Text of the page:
Jones, Timothy W. “Using Contemporary Archaeology and Applied Anthropology to Understand Food Loss in the American Food System.” Bureau of Applied Research in Anthropology (2004). University of Arizona. Print.

Kenner, Robert. “Food, Inc.” Magnolia Pictures, 21 Apr. 2010.

Leviticus 22:23. 21st Century King James Version. Print.

Merkelson, Suzanne. “This Is Why You’re Fat: The 2012 Farm Bill and the Real Obesity Lobby.” The Huffington Post., 16 May 2012. Web. 16 May 2012. .

“Monsanto Co.” Lobbying Spending Database. Open Secrets, 2008. Web. 16 May 2012. .

Recetas presentadas en el taller de desintoxicación, sábado 28 de abril, 2012



Wheatgrass (hierba de trigo)

Sirve para desintoxicar nuestro cuerpo, como antioxidante, para alcalinizar nuestra sangre, para suprimir el hambre, y como poderoso agente curativo, incluso de enfermedades crónicas, como el cáncer, la diabetes, etc.

Lo hacemos con dos tazas de trigo candeal (se puede comprar en Haus Brot) remojadas en agua filtrada por 8 horas (primero se enjuaga 3 veces con agua filtrada, y después se le agrega agua suficiente como para que se mantengan los granos tapados cuando aumenten su volumen). Después del remojo, se vuelven a enjuagar y se dejan en una bolsita con agujeritos (como media de nylon) o un frasco con una bolsita arriba, a que se escurra el agua, y el aire comience el proceso de germinación. Dejar que crezca una pequeña colita (dos o tres días), y entonces ya están listos los granos para trasladar a tierra orgánica para cultivar. Se colocan los granos en la tierra y se cubren con una toalla de papel, que se remoja un poco y se cubre con una tapa. Los dos primeros días deben permanecer en la oscuridad. Se riega todos los días. Al tercer día, se levanta la tapa, y se deja crecer los granos a la luz (no sol directo). Si hay mucha humedad, no regar. Este es un grano de invierno, al que no le gusta ni el calor ni la humedad. Cuando llega a crecer unos 7cm, cosechar para el jugo, ése es el momento óptimo de la planta.

Jugos verdes

Estos jugos también son sumamente alcalinizantes, y recomiendo que tomen uno por día. Lo más importante es la clorofila de los vegetales verdes. Es importante ingerir vegetales verdes todos los días en jugos, licuados y ensaladas. Los jugos, al no tener la fibra, tienen el inmenso poder de pasar directamente a la sangre cuando los ingerimos. Experimenten con los gustos, pero a mí me gusta incluir los siguientes vegetales:

1 manzana verde
1 zanahoria
Una rodajita de jengibre
Una rodajita de chile rojo
Medio limón
Un diente de ajo
Un pedacito de cebolla colorada
Un cuarto de pepino (da mucho líquido al jugo)
Un puñado de (pueden elegir, usen los tallos también)
• Perejil
• Cilantro
• Espinaca
• Lechuga criolla
• Arugula
• Radicheta
• Acelga
• Berro
• Albahaca
• Bok choi
• Kale (si lo consiguen, es el mejor, por el alto nivel proteico)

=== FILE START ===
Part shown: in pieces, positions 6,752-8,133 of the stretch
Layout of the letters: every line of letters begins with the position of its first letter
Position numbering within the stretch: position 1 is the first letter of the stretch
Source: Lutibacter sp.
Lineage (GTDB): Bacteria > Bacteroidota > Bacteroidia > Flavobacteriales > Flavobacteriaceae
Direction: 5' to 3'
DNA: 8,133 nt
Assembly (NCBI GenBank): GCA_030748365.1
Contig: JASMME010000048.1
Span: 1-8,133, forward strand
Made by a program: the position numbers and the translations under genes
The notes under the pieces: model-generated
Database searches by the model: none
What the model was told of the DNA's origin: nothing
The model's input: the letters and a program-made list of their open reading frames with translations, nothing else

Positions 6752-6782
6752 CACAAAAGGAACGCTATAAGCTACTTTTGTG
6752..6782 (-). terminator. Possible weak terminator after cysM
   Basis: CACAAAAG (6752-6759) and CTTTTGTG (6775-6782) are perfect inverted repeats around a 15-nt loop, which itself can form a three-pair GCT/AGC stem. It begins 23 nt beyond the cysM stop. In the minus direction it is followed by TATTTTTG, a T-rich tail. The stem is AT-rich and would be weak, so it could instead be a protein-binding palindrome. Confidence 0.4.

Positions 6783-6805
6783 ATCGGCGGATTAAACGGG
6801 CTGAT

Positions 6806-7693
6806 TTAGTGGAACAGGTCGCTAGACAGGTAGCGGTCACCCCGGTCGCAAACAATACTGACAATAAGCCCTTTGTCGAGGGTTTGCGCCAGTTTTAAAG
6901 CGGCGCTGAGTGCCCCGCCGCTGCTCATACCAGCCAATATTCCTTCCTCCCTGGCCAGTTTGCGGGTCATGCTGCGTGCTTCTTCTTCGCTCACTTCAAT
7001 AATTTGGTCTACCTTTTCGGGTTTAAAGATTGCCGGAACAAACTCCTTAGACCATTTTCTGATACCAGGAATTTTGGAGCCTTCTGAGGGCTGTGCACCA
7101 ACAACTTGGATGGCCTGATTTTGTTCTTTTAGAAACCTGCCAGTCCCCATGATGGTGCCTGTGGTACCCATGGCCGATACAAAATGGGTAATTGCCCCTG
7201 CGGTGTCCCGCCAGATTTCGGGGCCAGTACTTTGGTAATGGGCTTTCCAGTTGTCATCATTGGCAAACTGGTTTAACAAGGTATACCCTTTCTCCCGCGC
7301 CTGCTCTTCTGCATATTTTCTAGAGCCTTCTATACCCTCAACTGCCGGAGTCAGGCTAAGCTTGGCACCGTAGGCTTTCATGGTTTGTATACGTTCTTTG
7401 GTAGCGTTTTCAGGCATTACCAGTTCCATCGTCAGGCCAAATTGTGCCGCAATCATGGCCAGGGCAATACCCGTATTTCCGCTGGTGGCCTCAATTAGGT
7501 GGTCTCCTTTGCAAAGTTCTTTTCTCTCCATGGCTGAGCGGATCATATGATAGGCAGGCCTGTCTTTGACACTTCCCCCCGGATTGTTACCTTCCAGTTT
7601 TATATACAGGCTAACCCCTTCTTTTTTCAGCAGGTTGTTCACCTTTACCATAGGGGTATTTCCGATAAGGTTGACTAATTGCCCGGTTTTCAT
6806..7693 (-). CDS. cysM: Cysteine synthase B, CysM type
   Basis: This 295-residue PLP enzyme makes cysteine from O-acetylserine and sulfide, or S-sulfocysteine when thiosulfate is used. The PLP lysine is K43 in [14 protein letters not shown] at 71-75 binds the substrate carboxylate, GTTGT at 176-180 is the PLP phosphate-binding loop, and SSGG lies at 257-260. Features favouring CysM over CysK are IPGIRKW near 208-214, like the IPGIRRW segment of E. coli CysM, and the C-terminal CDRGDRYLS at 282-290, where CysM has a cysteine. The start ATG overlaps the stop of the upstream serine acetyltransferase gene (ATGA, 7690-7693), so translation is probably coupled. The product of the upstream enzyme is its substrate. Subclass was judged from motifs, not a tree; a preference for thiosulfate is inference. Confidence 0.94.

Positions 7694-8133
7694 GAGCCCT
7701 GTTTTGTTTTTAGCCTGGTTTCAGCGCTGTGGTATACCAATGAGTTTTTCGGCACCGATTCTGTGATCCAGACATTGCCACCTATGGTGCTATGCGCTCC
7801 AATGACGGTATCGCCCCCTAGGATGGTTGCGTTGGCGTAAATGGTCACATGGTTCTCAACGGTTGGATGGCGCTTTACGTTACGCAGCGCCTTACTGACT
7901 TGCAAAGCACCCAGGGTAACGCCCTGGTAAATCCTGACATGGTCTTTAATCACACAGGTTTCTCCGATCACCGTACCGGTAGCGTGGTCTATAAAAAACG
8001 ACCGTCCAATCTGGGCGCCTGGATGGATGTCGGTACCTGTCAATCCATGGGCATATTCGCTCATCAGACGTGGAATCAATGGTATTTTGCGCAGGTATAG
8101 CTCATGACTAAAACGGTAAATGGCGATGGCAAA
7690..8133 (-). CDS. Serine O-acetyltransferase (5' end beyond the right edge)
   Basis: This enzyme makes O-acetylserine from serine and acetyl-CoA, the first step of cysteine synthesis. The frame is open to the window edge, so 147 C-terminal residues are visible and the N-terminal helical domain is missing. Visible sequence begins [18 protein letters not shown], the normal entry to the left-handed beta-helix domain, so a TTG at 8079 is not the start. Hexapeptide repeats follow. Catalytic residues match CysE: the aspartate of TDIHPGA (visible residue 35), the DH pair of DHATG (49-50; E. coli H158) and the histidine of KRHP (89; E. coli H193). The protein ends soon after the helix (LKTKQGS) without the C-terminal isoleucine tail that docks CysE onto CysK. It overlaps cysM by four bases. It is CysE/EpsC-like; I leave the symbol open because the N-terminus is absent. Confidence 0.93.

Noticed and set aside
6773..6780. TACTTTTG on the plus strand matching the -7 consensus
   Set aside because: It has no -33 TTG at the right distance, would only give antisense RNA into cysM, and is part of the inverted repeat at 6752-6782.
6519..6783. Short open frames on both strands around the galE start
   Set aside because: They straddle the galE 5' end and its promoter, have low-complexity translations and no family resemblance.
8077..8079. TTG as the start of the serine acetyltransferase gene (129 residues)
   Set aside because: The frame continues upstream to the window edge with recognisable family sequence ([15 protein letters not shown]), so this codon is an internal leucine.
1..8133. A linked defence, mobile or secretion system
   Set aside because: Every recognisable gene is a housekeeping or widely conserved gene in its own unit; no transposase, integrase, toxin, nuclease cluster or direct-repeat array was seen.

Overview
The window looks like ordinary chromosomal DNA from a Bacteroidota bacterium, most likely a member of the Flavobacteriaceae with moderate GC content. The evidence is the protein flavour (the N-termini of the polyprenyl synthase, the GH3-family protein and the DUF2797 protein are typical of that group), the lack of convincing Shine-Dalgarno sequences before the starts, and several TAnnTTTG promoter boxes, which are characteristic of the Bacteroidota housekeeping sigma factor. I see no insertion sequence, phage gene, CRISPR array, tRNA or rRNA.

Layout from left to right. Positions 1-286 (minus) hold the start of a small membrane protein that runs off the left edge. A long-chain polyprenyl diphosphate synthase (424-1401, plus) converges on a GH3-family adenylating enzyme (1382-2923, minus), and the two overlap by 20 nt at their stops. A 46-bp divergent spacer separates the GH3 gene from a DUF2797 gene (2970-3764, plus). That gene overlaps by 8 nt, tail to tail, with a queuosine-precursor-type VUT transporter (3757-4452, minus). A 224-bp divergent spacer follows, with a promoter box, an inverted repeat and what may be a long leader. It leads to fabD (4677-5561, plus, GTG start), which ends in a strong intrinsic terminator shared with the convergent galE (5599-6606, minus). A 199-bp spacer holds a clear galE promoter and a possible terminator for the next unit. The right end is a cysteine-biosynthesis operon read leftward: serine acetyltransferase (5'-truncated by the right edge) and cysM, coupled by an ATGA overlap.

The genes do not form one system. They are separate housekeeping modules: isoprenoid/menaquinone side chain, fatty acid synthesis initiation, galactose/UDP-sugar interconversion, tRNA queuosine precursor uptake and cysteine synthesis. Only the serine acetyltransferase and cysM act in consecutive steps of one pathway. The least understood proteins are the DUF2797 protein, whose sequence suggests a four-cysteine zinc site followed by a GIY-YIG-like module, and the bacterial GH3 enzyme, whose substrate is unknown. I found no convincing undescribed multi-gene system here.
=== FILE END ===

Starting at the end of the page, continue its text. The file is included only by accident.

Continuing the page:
Una remolacha (pueden usar las hojas también)
Varios apios (da gusto salado al jugo)

Aguas fermentadas (rejuvelac)

La comida fermentada es importantísima para activar nuestro sistema digestivo: como con la fermentación se han cultivado bacterias que ayudan la digestión, todo lo fermentado trae compuestos encimáticos que son muy útiles para nuestro cuerpo.
Las aguas fermentadas son facilísimas de hacer, y muy baratas. Sirven como probióticos, y ayudan a la digestión y la eliminación.

Yo preparo el rejuvelac con granos de centeno, pero, si tienen intolerancia al gluten, recomiendo que usen quinoa. Se repite el proceso anterior descripto arriba para preparar el wheatgrass. Hay que remojar una taza de granos unas 8 horas (el quinoa necesita menos tiempo), y dejarlos germinar un día la quinoa y de dos a tres días el centeno, que es más duro.

Cuando haya crecido una pequeña colita de medio centímetro, poner los granos en la licuadora con dos tazas de agua filtrada y licuar por sólo 5 segundos, para que se partan los granos. Esto permitirá que comience el proceso de fermentación. Poner esto en una jarra de vidrio (no recomiendo plástico, porque larga químicos carcerígenos) y agregar agua filtrada hasta el tope. Dejar fermentar en un lugar cálido por 3 o 4 días. Cuando la fermentación está a su gusto, colar los granos y guardar el agua en la heladera. Esta agua es sumamente poderosa para activar la digestión y como suave laxante.

Licuado verde

Yo comienzo mis días con este licuado verde (después de un vaso grande de agua filtrada y un vaso chiquito de agua filtrada con un chorrito de vinagre de manzana, bueno, y unos mates también…)

Lo importante de este licuado, como en el jugo anterior, es lo verde, la clorofila. A cualquier fruta que les guste licuar, le agregan un puñado grande de vegetales verdes, como los mencionados arriba. Le pueden agregar una cucharita de maca y cacao en polvo. Mi favorito es

Una rodaja de piña
Una banana
Un dátil remojado
Una cucharadita de espirulina o chlorella, o cualquier polvo verde
Una cucharadita de maca
Una cucharadita de cacao en polvo
Un manojo grande de perejil
Agua filtrada (pueden usar leches de nueces)

Muy rico y sutancioso!

Sopa cruda (power soup, como la llamaba Anne Wigmore)